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Helping residents in the face of Tory cuts

Helping residents to become more financially resilient is a key part of our approach for a better, fairer Lambeth

As a Labour administration, our commitment to ambition and fairness for all sets us apart from a Tory government that is waging an ideological attack on local government and the most vulnerable in our communities. This is particularly true in relation to benefit cuts, where our residents have been subjected to a dramatic set of reforms to the welfare benefits system driven through by the Conservative government. While no one would argue getting people into work isn't a good thing for society, we in Lambeth fundamentally disagree with the Tories’ wholesale attack on people in receipt of benefits. 

The changes have meant huge cuts in benefits, inadequate support and an increasing refusal to listen to the evidence, particularly as we have seen with the roll-out of universal credit. All of that has created a cruel and unfair system that has forced many people into difficulties and is making the lives of many of our residents worse. Many of them have faced the impact of cuts to their benefits, the introduction of the bedroom tax, the threat of the tenant tax and the arrival of a flawed universal credit system in just a few years.

In the face of that, we have tried as a local council to use our powers, our networks and some funding (despite the 56% cut in our funding from the Tories) to target support at those residents who most need it. The details of this work are set out in a paper to be considered by Lambeth’s cabinet which sets out how we’ve established a relief fund to help struggling families pay their bills and to provide debt and benefits advice services.

In particular, they show that:

  • We’ve helped over 56,000 residents since 2014 to resolve financial problems, develop budgeting skills, and increase their incomes
  • Since 2014 we’ve supported over 400 long term unemployed people into jobs and in total 2,000 people have been helped move towards work, better jobs or a new career.
  • We provided advice on benefits, debt, housing and other issues to 14,900 people last year
  • We helped 4198 people access over £13.5 million in benefits income that they were entitled to but hadn’t received in the last 18 months
  • We helped 401 people who were struggling with council tax debt to avoid a court summons last year
  • We ran over 650 sessions last year in children’s centres to provide advice on benefits, housing, money and debt
  • Trained over 500 Money champions who help people in their community to be more confident with budgeting and money management
  • Our digibuddies scheme trained over 1,300 people last year about how to use the internet to access online benefits services, particularly vital now all such services are moving online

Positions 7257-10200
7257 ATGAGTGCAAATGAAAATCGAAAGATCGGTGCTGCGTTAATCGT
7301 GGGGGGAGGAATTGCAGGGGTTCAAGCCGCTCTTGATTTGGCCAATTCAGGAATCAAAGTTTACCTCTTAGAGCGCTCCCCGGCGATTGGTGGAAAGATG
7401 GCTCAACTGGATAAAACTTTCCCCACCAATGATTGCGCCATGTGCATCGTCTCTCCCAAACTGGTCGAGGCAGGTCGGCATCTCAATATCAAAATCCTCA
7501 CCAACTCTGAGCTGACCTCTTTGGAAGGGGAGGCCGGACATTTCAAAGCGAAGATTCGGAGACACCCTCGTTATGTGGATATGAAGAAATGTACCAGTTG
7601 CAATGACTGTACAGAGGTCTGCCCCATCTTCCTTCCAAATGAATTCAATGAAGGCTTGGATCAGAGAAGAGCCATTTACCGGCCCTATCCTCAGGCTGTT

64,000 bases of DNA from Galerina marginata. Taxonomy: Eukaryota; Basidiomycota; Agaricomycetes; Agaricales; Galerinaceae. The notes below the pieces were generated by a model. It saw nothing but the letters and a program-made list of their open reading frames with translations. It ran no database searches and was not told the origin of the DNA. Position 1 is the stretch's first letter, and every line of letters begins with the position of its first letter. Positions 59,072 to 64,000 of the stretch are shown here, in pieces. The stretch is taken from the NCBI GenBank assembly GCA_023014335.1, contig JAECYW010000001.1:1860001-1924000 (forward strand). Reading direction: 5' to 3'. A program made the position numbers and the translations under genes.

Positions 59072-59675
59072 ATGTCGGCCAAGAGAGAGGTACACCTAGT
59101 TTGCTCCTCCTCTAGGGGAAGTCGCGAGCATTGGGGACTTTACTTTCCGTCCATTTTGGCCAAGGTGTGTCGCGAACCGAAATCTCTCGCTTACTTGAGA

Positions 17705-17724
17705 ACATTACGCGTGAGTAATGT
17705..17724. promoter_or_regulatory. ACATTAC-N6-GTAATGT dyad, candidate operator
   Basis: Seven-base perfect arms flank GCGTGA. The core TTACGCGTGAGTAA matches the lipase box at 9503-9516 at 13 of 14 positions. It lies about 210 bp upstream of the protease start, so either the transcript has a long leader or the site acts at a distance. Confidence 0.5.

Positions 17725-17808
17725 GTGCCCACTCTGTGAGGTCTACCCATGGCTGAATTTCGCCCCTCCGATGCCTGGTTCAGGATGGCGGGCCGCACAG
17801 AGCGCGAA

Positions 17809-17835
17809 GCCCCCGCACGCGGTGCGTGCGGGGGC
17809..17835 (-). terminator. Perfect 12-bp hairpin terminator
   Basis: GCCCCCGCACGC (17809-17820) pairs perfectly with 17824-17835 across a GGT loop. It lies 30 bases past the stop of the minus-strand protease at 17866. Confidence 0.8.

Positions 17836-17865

• Over 2,000 families received emergency support for white goods, furniture, fuel or food assistance in 2016/17
  • We helped over 2,200 people struggling with their housing costs in 2016/17
  • We provided council tax exemptions and discounts to almost 30,000 people, including pensioners, carers and disabled people in 2016/17

Many of these shouldn’t have to be provided – but with government benefit cuts, stalling wages and increased use of services like foodbanks, they represent Lambeth’s welfare safety net – our efforts as a Labour council to protect the most vulnerable. They sit alongside our policies around stopping the use of bailiffs for vulnerable people in debt with their council tax and those we use to prevent evictions, where we have helped over 3,000 families to avoid becoming homeless since 2014.

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Cllr McGlone gives evidence about our welfare safety net in Parliament in 2015

Unfortunately, the report before Cabinet also sets out our fears that these challenges could get worse, with the full roll-out of Universal Credit in Lambeth.

We’ve lobbied against that system and provided evidence to the government that the pilots of it were causing more arrears, pushing more people into debt and leading to huge delays in people getting the money that they need. But the government refuse to listen.

We’ll continue to make the case against universal credit and continue to help people receive the advice, support and benefits that they need.

And at the local elections on 3rd May, Lambeth residents have an opportunity to send a message to this government about its cruel and ineffective reforms to benefits and to vote for a Labour council that will continue to ensure that we protect our most vulnerable residents.

Councillor Paul McGlone, Deputy Leader of Lambeth council

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